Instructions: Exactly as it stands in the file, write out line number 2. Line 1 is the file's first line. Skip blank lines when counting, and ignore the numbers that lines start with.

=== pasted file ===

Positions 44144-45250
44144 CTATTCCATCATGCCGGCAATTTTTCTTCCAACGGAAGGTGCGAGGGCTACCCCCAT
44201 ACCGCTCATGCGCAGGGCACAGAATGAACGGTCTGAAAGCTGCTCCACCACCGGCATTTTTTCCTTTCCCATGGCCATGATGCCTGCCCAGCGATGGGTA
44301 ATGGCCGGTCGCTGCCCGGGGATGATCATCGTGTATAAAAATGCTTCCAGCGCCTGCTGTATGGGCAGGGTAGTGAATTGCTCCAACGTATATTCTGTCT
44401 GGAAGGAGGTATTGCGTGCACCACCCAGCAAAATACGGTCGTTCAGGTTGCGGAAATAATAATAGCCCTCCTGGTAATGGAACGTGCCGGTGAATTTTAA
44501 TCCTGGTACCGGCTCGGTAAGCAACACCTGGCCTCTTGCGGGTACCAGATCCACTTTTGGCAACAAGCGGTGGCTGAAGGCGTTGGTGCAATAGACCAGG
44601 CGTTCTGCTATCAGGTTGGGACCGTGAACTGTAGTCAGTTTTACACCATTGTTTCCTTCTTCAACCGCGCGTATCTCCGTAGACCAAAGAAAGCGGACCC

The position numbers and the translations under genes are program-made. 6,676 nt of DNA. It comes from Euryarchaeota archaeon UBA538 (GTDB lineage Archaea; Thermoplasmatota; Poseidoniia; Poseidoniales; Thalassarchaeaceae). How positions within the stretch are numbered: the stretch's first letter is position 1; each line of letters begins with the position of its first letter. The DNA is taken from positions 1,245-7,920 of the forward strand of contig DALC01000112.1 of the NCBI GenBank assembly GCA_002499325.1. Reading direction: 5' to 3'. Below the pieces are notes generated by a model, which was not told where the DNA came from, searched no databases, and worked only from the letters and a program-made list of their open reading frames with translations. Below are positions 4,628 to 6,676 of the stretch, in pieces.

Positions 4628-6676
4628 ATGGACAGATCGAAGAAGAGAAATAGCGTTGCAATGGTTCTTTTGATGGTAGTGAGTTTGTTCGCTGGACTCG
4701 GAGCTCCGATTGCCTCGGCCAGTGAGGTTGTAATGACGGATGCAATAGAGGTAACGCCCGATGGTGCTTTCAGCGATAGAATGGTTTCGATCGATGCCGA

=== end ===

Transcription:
44144 CTATTCCATCATGCCGGCAATTTTTCTTCCAACGGAAGGTGCGAGGGCTACCCCCAT